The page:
G20 LIVE: “International communities and leaders have great expectations for 2016 G20 summit in Hangzhou China”, Mr Wang Xiaolong, the Chinese Foreign Ministry’s special envoy stresses live from G20 in Antalya Turkey

Boris ‘single-handed’ threatens mainland Europe; can he afford a no-deal Brexit?

UN experts voice ‘deep concern’ over Iran’s ‘consistent pattern’ of denying life-saving medical treatment to detainees

COVID-19 has accelerated the digital transformation of higher education

A critical European young voice on Net Neutrality: the distance between Brussels and Washington

Access to health and guarantee of sexual and reproductive rights as a way of eradicating HIV

Indigenous peoples ‘lag behind on all social and economic indicators’: UN deputy human rights chief

Commission proposes a governance framework for the Budgetary Instrument for Convergence and Competitiveness

Ukraine takes EU money and runs to sign with Russia

Why trade wars have no winners

Have central banks missed the exit train?

FROM THE FIELD: A UN peacekeepers-eye view of DR Congo

Eurozone: The cycle of deficits, debts and austerity revisited

Bacteria vs. humans: how to fight in this world war?

Palestinian students ‘compelled to drop dreams because of financial cuts’

Why diversity needs your star power, as well as sponsors

Africa’s shrinking lake shows the impact of climate change on women and indigenous people

“BEUC cautions against TTIP that would seek to align EU and US chemicals management frameworks”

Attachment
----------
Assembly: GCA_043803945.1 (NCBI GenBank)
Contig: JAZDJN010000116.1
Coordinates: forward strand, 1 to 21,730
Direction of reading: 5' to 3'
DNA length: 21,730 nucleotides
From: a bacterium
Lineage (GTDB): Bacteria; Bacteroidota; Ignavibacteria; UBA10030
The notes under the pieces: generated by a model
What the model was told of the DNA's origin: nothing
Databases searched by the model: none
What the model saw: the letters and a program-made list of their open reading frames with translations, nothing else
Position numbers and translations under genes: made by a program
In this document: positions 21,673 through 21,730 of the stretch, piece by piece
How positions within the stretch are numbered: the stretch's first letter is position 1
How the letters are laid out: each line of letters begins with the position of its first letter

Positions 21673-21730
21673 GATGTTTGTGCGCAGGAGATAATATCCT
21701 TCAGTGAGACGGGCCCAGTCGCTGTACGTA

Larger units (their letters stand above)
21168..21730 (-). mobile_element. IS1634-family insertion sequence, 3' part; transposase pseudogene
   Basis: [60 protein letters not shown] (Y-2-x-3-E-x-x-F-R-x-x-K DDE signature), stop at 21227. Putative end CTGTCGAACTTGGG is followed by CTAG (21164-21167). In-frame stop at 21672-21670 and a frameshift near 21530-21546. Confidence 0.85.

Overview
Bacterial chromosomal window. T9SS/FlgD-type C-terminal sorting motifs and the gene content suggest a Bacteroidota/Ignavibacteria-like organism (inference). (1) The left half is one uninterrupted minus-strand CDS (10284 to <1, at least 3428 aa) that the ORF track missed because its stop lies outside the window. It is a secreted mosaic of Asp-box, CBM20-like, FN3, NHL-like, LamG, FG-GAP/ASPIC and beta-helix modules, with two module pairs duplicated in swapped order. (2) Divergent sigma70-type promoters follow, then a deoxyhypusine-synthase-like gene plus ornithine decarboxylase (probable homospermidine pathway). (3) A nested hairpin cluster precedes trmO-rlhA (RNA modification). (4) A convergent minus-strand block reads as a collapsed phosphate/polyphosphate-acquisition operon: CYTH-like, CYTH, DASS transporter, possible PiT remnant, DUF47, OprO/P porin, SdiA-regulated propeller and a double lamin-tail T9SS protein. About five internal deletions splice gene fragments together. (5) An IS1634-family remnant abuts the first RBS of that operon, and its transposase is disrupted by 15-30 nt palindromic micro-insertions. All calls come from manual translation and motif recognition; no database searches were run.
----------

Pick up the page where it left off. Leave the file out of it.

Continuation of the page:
UN-based World Summit Award (WSA) presents its master list on digital innovation with impact on society from 24 countries

Britain’s poet laureate has created a prize to highlight poetry about the climate crisis

The future of global trade – in 7 charts

New report says better metrics could have prompted stronger response to the crisis

EU decides “in absentia” of civil society

This is why you need that second COVID-19 vaccine dose, says WHO’s Chief Scientist

Refugee crisis update: Commission is struggling alone with little help from EU or G7 leaders

Universal basic income is the answer to the inequalities exposed by COVID-19

This project in India is turning PPE into mattresses

Leveraging digital for high quality internships

These Dutch microgrid communities can supply 90% of their energy needs

UN General Assembly celebrates 20 years of promoting a culture of peace

Fighting forest fires in Europe – how it works

Obesity rates soar due to dramatic global diet shift, says UN food agency

More Stings?

Speak your Mind Here

Fill in your details below or click an icon to log in:

WordPress.com Logo

You are commenting using your WordPress.com account. Log Out /  Change )

Google photo

You are commenting using your Google account. Log Out /  Change )

Twitter picture

You are commenting using your Twitter account. Log Out /  Change )

Facebook photo

You are commenting using your Facebook account. Log Out /  Change )

Connecting to %s